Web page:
It was the best of times, it was the craziest of times. On our last exchange to ShangHai Normal University, in 2008, our two schools laid groundwork to do a joint project for the Shanghai World Expo, upcoming in the summer of 2010. This was not to be a modest backwater Expo. No, Shanghai city leaders were preparing to stage the biggest World's Fair ever attempted--- 14 times the size of Disneyland with 191 countries displaying and a final tally of 73 million visitors (nearly a million per day toward the Expo's close in Oct 2010). $45 billion dollars in new infrastructure was added to Shanghai, including six new subway lines. The fair itself was pegged at $55 billion, more than the Beijing Olympics. However the last of the 191 nations to sign on was the United States. A federal law that had been signed by President Clinton precluding federal monies from being spent on such world expos. But a World Expo without the USA in attendance would be a huge, giant diplomatic affront to China. Thus Secretary of State Hillary Clinton and her team began canvassing every top CEO in America with a donation cup in hand--- The rush was on to build an American venue.
CSUN and SHNU, oblivious to this late choas, were frustrated at our lack of progress in securing a venue. Undaunted, we ferreted out the email address of the President of the USA Pavilion and contacted him directly at his home in far-off, neighboring Pasadena. He applauded our initiative and connected us with the head of the USA Pavilion's entertainment group, a former Vice President of Tokyo Disneyland named Larry Billman (use "Larry" he would tell us, from his years of working within the Disney culture). His staff would seek an enclosed venue at the Expo for our joint CSUN/ SHNU multi-media production and he invited us to also perform the live portion of our project on the Pavilion stage. Smiles abounded—we were in. As the months rolled on, SHNU and CSUN diligently completed the filmed portion of our project, embracing the Expo theme of "Better City, Better Life", showcasing CSUN's solar-paneled parking and the campus' tropical hydrogen fuel cell plant. But no new word from the Expo officials and with only a month til the May 1st Expo start, we were feeling very forgotten. On April 9th we asked "Larry" to please "read the tea leaves" for us, and he dutifully defended his overworked young staff. They confessed they were still looking for enclosed venue for our multimedia production, still without success, but their offer for us to perform live at The Pavilion still stood (we would later find out that the USA Pavilion's semi-enclosed stage was still being constructed offsite and would not arrive until nearly a month into the Expo).
TheatreCSUN immediately worked to expand our live performance portion, now to consist of four parts: 1)a joint opening song, 2) a medley of California songs, 3) a medley of Shanghai songs, then 4) jointly the official theme song of the Expo, "City" made popular by Jackie Chan. The character-driven opening would be Randy Newman's YOU'VE GOT A FRIEND IN ME from the "Toy Story" movie, (with each school trying to out-boast the other being a better friend, each attempting the other's language). Enlisted from the CSUN Music Department was Diane Ketchie who produced a great compilation of the "California sound" and taught it to our eight CSUN theatre performers while Prof. Katherine Baker of the Music Dept and her Chinese students volunteered to translate the "City" theme into English. Our theatre choreographer, Heather Castillo, came aboard and she turned out to have known Larry Billman in her graduate work (tunes of "It's a Small World" underscore here). All this activity was being done nearing finals when no one had extra time, when everyone was running on exhaustion. We felt some recognition was due our young about-to -be ambassadors with our decade-long tradition of performance exchange, so late one night we sent out emails to the White House, our California senators, and the State Dept seeking "atta-boy" letters for our kids. Only the State Department responded, saying they were forwarding the alert to their Public Affairs staff in Washington DC.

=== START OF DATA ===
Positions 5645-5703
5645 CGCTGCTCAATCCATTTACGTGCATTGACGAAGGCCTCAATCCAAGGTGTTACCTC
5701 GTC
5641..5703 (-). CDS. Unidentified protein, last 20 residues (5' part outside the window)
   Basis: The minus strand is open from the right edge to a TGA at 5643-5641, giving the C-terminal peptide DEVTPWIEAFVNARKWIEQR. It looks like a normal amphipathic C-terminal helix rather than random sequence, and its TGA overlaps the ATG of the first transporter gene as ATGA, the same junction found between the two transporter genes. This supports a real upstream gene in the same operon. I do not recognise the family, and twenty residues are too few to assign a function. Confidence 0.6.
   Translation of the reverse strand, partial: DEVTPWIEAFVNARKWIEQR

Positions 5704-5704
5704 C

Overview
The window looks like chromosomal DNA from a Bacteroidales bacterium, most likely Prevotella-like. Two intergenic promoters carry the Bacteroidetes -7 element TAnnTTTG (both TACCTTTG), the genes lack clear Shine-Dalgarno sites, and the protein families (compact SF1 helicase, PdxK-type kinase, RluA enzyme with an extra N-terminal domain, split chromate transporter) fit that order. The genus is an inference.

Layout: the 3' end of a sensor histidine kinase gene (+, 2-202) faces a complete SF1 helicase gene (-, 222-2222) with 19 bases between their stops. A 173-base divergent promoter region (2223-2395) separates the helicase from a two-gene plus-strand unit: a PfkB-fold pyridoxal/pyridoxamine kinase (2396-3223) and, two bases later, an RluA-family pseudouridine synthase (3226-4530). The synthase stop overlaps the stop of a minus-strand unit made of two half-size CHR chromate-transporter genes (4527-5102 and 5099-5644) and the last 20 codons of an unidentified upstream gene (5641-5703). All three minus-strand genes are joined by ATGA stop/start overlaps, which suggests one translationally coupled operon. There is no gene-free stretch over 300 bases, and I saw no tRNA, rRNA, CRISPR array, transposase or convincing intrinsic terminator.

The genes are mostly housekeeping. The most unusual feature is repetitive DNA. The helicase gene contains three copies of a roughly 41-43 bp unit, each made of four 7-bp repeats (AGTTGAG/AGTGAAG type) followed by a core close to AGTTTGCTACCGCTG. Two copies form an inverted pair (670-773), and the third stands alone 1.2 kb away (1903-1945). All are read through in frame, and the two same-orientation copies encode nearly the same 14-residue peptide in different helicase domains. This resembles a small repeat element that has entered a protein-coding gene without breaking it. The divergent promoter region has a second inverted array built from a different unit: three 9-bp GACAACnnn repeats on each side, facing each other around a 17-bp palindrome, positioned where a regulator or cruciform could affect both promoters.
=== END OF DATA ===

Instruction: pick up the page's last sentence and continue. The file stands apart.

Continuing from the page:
The May 1st Expo opening came and went. We emailed, complemented the Pavilion staff on their successful Expo opening and reminded them that we had our plane tickets and visas in hand, that we would be arriving in Shanghai on May 20th as planned. Then on May 6th word came from the Pavilion staff (a non-govt, nonprofit org) that, no, they had still not secured an official performance venue for us but wondering if "do you owe taxes?". Seems the State Dept was unexpectedly contacting them, wanting to contact us immediately. Howsoever our seemingly "stealth" project got to her attention we are not certain, but Hillary Clinton chose us from a list of possible entertainment for her rapidly approaching State Department donors dinner. She would later reminisce, recalling CSUN from her campaign speech here in 2008 and her husband's post-earthquake visit in 1994. The idea of American and Chinese singing in harmony would make a terrific closing moment for her gala affair to be held at the Pavilion. We were soon in touch with Alys Spensley, the US consulate's Expo Liaison Officer who alerted us that we would soon be getting a call from Washington DC. This was to be a very secret dinner, as the idea of a roomful of the top American CEO's would be a terrorist target of the highest degree. We agreed to and abided by the secrecy (mostly) and rehearsals soon went into hyperdrive. All posed for our special credential photographs. Then the students and faculty, including retiring chair Peter Grego, incoming theatre chair Garry Lennon, and company manager Bill Taylor, arrived in Shanghai late on Thursday May 20th. The next evening would be a final audition in front of the top State Department staff from Washington—CSUN and SHNU would have just one day of joint rehearsing before being tested—the dinner was to be that Saturday evening. Because of space considerations at the dinner only eight students were able to perform. While the dinner guests were at tables in the main lobby, our group was sequestered in another part of the Pavilion. The single chaperone for CSUN was Peter Grego and Gao Ting from SHNU, so tight was security. All were soon greeted backstage by Hillary Clinton, who paused to chat and pose for group photographs. She said she had heard good things about the joint CSUN/SHNU group, and praised them on such a great joint performance idea. Outside barricades and security were soon encircling the USA Pavilion, with the Pavilion staff told only hours before who their dinner guests would be. Whole streets were now cordoned off. Garry Lennon and Bill Taylor lead the rest of our students outside for a headstart exploring the Expo at night. Inside, the performance went well, until the final number (which was almost cut in final rehearsal). This was the bilingual version of the Expo theme song "City". For weeks and months the people of Shanghai had heard this song repeatedly sung by Jackie Chan, but Westerners had never heard the song in English. As in those magic moments that seemingly only happen in theatre, a miracle occurred. The song was sung first in Chinese and then in English. Total silence. Waiters halted to listen, frozen in the middle of pouring coffee. The Secret Service men let their earplugs dangle. Secretary Clinton had what she had trusted CSUN and SHNU to deliver—a showstopping conclusion to a most memorable evening. P.S. We did finally get a venue, for eight performances over four days, drawing crowds to the large Americas Stage, adjacent to the Canadian pavilion. Prof. Barry Cleveland, stage manager Jen Potell, and CSUN-Beijing student Lisa Farber provided the backstage technical expertise. Prof Robert Gustafson and his CTVA students had cameras in hand, documenting the event.